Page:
Finance minister Mthuli Ncube says government will appoint transaction advisors to spearhead the privatization of five key State owned enterprises.
The targeted five enterprises are Zimpost, NetOne, TelOne, Teleel and POSB.
An audit report by Auditor-General (AG) Mildred Chiri has revealed that 23 insolvent parastatals are teetering on the brink of collapse, saddled with massive debts running into hundreds of millions of dollars.
Ncube outlined a strategy to privatise struggling enterprises through listing on the Zimbabwe Stock Exchange (ZSE) and forming joint ventures. He identified nine ailing state enterprises that have consistently relied on the fiscus to stay afloat which are set to be partially privatised through partnerships and listing on the local bourse .
State-run mobile operators, NetOne and Telecel, have been short-listed for privatisation over the next 12 months, together with TelOne. Petrotrade, which has been operating without a substantive chief executive officer for the past four years and Road Motor Services (RMS), are set to be partially privatised over the next two years, through listing on the local bourse and joint ventures.
Various subsidiaries of state-run miner the Zimbabwe Mining Development Corporation that include Jena, Sabi, Elvington, Golden Kopje, Alaska, Mhangura, Sanyati, Kamativi and Lutope mines, will be partially privatised within the next 18 months.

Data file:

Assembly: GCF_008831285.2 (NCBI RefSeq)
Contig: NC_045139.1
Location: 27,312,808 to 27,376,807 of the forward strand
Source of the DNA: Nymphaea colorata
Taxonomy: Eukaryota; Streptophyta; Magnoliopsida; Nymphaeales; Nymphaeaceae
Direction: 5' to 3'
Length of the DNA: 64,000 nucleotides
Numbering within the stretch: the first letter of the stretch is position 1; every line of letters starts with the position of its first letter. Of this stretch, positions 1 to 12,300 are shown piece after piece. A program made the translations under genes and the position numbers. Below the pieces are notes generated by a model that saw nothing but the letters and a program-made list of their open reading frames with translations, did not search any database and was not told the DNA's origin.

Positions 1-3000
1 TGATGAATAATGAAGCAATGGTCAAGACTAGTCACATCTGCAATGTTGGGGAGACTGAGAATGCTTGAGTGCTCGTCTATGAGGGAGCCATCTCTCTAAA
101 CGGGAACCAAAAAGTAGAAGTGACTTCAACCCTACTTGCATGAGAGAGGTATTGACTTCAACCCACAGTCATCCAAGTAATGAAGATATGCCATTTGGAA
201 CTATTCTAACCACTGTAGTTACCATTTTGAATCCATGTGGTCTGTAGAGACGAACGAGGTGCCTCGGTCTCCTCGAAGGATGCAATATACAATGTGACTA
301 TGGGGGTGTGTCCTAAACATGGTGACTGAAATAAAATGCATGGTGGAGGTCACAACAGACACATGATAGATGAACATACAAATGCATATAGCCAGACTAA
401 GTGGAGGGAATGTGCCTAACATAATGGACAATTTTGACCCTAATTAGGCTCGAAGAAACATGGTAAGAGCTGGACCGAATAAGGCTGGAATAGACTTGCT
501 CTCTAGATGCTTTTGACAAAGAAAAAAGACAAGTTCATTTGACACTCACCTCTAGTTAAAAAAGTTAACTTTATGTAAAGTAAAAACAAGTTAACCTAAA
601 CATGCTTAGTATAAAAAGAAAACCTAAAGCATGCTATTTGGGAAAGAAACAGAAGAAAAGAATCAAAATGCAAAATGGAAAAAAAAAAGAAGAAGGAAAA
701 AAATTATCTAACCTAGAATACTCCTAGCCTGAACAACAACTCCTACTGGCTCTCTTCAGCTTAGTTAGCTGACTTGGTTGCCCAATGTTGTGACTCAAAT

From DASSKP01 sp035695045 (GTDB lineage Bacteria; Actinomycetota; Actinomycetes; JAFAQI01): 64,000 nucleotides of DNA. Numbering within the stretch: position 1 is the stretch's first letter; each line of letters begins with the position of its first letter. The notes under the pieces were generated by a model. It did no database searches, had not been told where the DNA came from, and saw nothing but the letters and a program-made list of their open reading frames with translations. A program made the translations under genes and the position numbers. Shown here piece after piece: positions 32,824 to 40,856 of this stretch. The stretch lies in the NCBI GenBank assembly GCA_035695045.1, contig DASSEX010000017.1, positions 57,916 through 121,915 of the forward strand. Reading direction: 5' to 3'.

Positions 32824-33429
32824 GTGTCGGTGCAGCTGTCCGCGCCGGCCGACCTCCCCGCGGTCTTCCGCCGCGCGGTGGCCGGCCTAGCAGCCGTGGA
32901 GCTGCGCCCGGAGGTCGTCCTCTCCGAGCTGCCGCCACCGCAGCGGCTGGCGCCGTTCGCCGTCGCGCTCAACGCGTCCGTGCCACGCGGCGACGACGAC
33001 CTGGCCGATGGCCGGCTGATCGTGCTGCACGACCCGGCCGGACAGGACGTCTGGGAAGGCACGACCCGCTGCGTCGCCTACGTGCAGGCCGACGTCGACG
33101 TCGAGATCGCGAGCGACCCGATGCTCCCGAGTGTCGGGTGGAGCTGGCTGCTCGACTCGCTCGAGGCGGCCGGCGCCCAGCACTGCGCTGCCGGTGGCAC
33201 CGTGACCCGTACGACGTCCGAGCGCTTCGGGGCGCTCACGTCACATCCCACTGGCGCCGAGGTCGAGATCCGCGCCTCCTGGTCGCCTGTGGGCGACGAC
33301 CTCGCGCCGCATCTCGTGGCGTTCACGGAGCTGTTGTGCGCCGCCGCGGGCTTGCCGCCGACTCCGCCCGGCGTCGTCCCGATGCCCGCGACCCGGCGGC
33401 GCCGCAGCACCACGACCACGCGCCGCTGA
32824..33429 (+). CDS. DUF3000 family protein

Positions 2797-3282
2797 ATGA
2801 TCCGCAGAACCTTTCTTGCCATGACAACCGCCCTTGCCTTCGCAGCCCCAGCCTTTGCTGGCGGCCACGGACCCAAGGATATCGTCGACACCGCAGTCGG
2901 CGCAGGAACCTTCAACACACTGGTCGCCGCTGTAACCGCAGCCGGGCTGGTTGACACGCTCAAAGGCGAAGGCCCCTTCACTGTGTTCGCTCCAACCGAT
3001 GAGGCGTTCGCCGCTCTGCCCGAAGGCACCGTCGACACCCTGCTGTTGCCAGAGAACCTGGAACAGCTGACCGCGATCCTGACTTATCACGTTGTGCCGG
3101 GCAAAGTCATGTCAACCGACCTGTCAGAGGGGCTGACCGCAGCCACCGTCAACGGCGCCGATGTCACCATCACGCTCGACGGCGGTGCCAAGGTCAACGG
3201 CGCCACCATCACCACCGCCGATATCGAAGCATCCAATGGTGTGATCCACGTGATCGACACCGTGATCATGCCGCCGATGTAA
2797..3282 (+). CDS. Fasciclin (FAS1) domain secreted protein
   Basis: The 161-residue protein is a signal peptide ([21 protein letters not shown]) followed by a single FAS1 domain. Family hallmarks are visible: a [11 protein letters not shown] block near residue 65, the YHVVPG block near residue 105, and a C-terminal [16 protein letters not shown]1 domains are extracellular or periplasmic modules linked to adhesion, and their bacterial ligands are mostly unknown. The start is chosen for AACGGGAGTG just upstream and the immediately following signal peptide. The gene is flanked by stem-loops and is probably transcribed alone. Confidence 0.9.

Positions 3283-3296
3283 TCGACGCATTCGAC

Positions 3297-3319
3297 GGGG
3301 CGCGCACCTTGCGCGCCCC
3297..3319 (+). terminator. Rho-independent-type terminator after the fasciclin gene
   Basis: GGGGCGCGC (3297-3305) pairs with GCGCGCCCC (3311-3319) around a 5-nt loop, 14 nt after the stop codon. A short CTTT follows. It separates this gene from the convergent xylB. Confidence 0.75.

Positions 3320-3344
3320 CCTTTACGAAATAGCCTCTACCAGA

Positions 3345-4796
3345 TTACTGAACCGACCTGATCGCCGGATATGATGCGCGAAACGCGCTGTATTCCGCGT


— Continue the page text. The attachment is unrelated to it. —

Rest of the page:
The Infrastructure Development Bank of Zimbabwe (IDBZ) will also partially privatise over the next 12 months. In that period, the government will move in to liquidate perennial loss-making entities, namely Chitungwiza Garment Factory, National Glass Industries, Motira, Zimglass and Kingstons.
Government will also wholly privatise Allied Insurance, Surface Investment, Zimbabwe Grain Bag, Ginhole Investments, Zimbabwe United Passenger Company (Zupco) and Willowvale Mazda over the next months. Government will also wholly dispose Chemplex Corporation, Deven Engineering and G and W within the next 18 months. Last year, government invited bids from private investors to buy equity stakes in 24 state enterprises with highly leveraged capital structures.
According to Chiri’s audit, the identified parastatals which are on the brink of collapse have been weighed down by corruption and maladministration.